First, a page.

Ditto on that - remember walking into tape copying shops in the '80's - they were duping them right there.... ;) But PLEASE, stop being so defensive - the author has mentioned that this is a phase, and things are changing - what is the problem? She could have easily brought up much more "dirt" if she wanted to, but kept it to the point of this city - you should be proud as the paintings look great, and you have already developed supply chains for them.
Name calling and insults neither advance our understanding of an issue nor demonstrate rational thought. A carefully reasoned respectful discussion may open our minds to new insights and issues. However, when people hurl insults, ethnic and personal attacks, their positions are hard to take seriously.
The Google Art Project attempts to do what you are talking about by digitizing artwork in very high resolution (enough to see individual brush strokes on many paintings). You just need to be able to afford a decently sized and high quality monitor to see great art in a high quality rendering.
Technology has allowed us to enjoy most art-forms with nearly full emotional impact at reasonable cost.
We've routinely listened to recorded music for over a century from Edison's cylinders, to records, to tapes, to CDs to iPods. Movies have evolved from silent films, to talkies, through color, surround sound and 3D right into our home theaters.
Paintings are long overdue for a technological revolution. A reproduction in a small book just doesn't cut it any more. Even a large print lacks the subtle surface texture from brushstrokes. Perhaps robotics can be applied to produce a reproduction worthy of the masterpiece at prices affordable by most.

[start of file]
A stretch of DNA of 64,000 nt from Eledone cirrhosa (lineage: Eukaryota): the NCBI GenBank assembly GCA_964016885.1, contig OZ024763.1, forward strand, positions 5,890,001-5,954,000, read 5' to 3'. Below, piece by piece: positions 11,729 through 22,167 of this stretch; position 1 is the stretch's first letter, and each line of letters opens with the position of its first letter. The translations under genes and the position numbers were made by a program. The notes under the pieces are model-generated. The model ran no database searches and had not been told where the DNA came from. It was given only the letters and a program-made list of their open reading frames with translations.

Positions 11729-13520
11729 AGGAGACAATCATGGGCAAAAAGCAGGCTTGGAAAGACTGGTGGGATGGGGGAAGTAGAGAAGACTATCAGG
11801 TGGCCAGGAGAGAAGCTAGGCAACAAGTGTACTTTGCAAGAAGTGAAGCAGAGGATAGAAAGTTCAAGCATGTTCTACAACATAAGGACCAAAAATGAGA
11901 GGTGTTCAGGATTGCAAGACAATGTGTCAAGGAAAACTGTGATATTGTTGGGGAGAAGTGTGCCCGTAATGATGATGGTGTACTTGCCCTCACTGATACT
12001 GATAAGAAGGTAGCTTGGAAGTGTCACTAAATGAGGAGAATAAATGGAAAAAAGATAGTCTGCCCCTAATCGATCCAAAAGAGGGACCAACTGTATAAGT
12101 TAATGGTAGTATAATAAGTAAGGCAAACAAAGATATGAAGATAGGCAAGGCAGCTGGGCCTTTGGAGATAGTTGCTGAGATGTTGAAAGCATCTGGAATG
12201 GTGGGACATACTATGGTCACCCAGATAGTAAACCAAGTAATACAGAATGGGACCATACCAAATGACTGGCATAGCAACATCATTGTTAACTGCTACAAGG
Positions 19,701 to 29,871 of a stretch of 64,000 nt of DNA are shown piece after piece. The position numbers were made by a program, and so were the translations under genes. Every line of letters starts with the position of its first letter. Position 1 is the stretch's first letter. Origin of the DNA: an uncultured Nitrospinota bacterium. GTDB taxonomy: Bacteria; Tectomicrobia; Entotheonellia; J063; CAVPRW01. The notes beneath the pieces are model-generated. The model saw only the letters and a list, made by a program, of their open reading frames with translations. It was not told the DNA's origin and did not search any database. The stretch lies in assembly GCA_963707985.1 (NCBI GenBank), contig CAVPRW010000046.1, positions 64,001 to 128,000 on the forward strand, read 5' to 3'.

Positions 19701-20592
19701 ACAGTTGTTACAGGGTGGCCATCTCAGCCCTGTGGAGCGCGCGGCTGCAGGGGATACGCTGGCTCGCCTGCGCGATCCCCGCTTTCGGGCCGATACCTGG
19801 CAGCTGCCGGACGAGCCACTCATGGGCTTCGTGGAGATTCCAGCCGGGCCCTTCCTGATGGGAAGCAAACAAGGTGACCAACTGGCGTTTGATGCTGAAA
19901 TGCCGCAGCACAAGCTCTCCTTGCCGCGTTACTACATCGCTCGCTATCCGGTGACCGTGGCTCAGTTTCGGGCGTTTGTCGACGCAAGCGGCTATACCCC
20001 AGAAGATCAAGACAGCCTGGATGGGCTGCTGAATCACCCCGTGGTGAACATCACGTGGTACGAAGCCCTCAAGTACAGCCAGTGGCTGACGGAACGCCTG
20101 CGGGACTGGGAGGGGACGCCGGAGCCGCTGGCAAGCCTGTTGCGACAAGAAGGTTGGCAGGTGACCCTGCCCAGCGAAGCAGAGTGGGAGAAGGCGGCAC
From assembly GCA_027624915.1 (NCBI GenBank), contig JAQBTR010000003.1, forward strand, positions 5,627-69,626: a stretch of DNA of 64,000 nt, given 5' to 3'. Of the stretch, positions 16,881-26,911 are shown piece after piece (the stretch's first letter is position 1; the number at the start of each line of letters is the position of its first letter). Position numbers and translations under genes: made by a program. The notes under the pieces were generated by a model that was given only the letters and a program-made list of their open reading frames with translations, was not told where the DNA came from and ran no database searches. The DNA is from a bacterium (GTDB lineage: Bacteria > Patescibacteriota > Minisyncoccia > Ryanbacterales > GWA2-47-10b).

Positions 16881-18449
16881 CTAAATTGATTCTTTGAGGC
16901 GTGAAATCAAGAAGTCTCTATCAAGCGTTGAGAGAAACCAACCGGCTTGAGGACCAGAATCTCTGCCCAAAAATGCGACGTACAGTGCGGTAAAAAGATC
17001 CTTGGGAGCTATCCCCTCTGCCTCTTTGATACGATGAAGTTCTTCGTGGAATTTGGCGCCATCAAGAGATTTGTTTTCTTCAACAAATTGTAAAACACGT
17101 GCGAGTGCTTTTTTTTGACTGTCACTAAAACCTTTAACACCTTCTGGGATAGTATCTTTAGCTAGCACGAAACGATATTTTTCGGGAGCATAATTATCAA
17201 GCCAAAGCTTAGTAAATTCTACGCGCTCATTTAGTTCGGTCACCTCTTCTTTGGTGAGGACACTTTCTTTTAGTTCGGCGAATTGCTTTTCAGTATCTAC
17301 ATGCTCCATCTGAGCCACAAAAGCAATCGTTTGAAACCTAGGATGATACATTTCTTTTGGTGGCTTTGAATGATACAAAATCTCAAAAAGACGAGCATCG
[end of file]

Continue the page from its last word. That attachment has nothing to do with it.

Every artist wants his art to be enjoyed by many, not just the rich few.
I was disappointed that there were no prices quoted for these proverbial Chinese copies. I wouldn't mind owning one.
I suppose the overriding question is what price should we pay to enjoy great art. We can legitimately listen to a good reproduction of a Beethoven symphony in our home with a decent sound system repeatedly for less than $20 for the CD.
We could enjoy the Mona Lisa for a few minutes by flying to Paris and paying admission to the Louvre. Most entrepreneurs don't charge for "just looking". Now that would be a revenue scheme for store owners to at least directly recover the costs of displaying their wares.
If you're really rich you may have a go at buying a master's original and enjoy looking at it whenever you had the urge. Most master's originals are purchased as an investment and locked away in a vault. I'm sure every single Master would disagree with his masterpieces not seeing the light of day or at best making a tidy sum for their rich owners when on exhibition.
A book is cheap but hardly has the impact of an original. You're not going to fool anyone that you have an original Monet.
Vincent van Gogh bashed off his thousands of paintings in less than 30 minutes each, and yet holds the record for total value at auction. Vincent led a miserable and impoverished life without any rewards or recognition in his lifetime.
These Chinese copy artists are talented, no doubt and make a living well above that of van Gogh. In a way they are no different than musicians doing their interpretation of a master's work. Would they be better off doing original paintings, live in poverty and then be worth a fortune after they die? I'm sure many of them do their own thing on the side, but at least they make a living doing what they love and are good at - painting.
I respect the artists who keep training their skills by even copying. They have the spirit of craftmanship. On the contrary, we cannot find that working spirit in the US. Our kids become lazy, they don't respect hardworking anymore and only like to pointing fingers and play politics. What a pity.
As we unveil EE Times’ 2015 Silicon 60 list, journalist & Silicon 60 researcher Peter Clarke hosts a conversation on startups in the electronics industry. Panelists Dan Armbrust (investment firm Silicon Catalyst), Andrew Kau (venture capital firm Walden International), and Stan Boland (successful serial entrepreneur, former CEO of Neul, Icera) join in the live debate.